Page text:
Vandenberg Air Force Base, Calif. --
The California central coast is home to some of the most beautiful coastline in the world. Highway 1, the most western highway in the continental United States, is internationally recognized as a road trip destination. This is where we live and I’m not sure about you, but I cannot believe my luck. The Pacific Coast Highway brings travelers from across the world right past my front door. What those travelers don’t have the privilege to see is our private coastline. Members of Vandenberg Air Force Base get exclusive, tourist-free access to some of that legendary central coast shoreline. It’s not the bikini-friendly beaches of Southern California—often envisioned by out-of-towners—but it is protected, wild, and largely untouched by human development. This is something crowded, Southern California beaches cannot boast. If you’re looking for tranquility, you’ll find it on Vandenberg.
Closest to Vandenberg’s cantonment area is Wall Beach. Its rocky coastline makes it a jungle gym for adults and my favorite base beach, complete with rock alcoves, beach cliffs, and sea caves! The sea caves are hidden within the rocks about a half mile north of the main beach entrance. They are only accessible at low tide, so plan your hike according to a tidal chart. Wall Beach is also an excellent place to spot our threatened shorebird, the Western Snowy Plover, foraging for food in the sand. Be advised Vandenberg’s beach are sometimes restricted during their nesting season 1 March through 30 September. Finally, I have to mention the breathtaking trails along its rugged cliff line. To access these trails, take Beach Road almost to Wall Beach. Immediately after crossing the train tracks, turn right. Follow the gravel road about a half mile and past the tree line and stay left. This trail overlooks the beach and reveals hidden beaches, tide pools, and views for miles in every direction. Every now and then, I’ll see sea lions or whales from this point. It’s the perfect post-work nature walk, not to mention an excellent sunset spot. There is nothing quite like watching the last glows over the Pacific surrounded by miles of undisturbed coastline without a soul in sight.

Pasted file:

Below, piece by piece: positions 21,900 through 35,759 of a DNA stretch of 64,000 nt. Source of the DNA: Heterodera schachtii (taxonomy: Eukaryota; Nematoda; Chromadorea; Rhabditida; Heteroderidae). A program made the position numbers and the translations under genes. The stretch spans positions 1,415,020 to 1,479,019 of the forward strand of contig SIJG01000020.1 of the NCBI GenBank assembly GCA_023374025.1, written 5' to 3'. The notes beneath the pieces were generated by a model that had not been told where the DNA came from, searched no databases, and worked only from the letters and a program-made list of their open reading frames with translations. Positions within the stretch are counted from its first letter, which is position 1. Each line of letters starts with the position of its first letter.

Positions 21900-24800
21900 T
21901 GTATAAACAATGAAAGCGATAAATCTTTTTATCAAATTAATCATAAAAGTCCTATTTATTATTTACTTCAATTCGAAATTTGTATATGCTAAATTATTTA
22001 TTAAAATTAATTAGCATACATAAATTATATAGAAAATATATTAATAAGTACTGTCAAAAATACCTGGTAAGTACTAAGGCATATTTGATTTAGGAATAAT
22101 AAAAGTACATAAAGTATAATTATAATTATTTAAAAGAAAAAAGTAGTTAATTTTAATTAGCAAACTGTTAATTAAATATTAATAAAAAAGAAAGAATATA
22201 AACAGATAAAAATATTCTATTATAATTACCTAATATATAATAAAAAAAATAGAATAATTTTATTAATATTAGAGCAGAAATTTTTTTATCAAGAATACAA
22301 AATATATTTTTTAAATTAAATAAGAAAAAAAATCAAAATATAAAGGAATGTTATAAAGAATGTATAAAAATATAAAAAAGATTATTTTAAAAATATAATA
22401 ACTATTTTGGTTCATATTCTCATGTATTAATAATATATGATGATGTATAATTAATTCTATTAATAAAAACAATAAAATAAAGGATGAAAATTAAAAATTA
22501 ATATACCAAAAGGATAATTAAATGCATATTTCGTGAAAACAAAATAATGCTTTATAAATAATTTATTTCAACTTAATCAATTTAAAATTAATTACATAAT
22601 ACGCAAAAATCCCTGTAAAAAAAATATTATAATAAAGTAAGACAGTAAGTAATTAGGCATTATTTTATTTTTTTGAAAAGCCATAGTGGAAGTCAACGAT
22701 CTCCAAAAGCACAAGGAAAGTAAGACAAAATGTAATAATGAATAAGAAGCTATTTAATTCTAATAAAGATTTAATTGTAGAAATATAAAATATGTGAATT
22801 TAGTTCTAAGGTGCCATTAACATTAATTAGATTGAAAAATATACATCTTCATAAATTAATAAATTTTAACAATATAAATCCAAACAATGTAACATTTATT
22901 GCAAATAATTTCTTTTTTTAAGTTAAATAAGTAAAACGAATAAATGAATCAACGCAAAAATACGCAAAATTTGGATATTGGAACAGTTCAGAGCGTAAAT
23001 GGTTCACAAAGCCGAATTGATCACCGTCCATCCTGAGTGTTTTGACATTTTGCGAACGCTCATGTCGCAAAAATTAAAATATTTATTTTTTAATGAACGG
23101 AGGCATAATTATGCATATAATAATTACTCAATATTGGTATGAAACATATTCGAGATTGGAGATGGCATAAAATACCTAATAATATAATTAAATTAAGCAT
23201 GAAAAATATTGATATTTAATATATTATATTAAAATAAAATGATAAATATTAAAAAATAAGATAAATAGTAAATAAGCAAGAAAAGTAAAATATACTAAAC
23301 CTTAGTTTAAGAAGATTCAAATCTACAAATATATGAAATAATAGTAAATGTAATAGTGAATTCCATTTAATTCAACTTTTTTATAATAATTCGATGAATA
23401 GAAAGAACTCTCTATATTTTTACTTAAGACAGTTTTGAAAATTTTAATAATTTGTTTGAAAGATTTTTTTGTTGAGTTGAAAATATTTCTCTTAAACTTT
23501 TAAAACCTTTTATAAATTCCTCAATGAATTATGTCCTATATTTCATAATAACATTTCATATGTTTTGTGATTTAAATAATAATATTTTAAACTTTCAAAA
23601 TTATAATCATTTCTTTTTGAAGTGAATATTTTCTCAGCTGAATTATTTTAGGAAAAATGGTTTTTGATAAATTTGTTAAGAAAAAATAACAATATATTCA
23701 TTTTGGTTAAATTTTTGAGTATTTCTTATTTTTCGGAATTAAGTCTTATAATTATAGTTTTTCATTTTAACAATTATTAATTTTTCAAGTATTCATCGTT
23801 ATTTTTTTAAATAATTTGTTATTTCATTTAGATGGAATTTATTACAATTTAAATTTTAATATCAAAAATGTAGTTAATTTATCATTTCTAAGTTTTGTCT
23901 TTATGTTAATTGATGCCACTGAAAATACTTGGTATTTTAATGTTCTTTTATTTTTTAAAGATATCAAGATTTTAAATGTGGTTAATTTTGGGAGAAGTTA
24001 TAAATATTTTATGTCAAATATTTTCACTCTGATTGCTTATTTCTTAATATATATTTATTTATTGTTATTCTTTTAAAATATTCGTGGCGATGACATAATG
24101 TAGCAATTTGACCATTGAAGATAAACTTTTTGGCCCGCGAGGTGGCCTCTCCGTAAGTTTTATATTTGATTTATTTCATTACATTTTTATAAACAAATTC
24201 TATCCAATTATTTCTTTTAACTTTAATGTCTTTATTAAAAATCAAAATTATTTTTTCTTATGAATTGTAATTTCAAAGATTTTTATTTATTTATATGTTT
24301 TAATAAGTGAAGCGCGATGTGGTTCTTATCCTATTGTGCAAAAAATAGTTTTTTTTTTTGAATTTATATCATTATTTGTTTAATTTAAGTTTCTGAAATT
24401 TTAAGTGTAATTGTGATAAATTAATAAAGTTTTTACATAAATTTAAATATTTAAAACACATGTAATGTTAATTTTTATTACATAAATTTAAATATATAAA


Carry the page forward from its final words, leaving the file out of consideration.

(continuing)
To access Wall Beach, take New Mexico Street out of the cantonment area, stay right onto 36th Street, pass the Rod and Gun Club, then take a right onto, the appropriately named, Beach Road.
At the end of, also aptly named, Ocean Avenue out of Lompoc is Surf Beach. Keep an eye out for the oddly tall telephone poles just as you round the corner to the parking lot. These were originally built when Vandenberg AFB was equipped to launch manned, space shuttle missions, allowing the shuttle to pass beneath the wires. Surf Beach is the only public access beach on Vandenberg, so expect a few more locals mulling about. It also hosts the “Lompoc-Surf Station” Amtrak stop for the Pacific Surfliner. This line stops twice daily on its 350-mile trek between San Luis Obispo and San Diego, with connections to LAX. The Pacific Surfliner is a must-do on the central coast.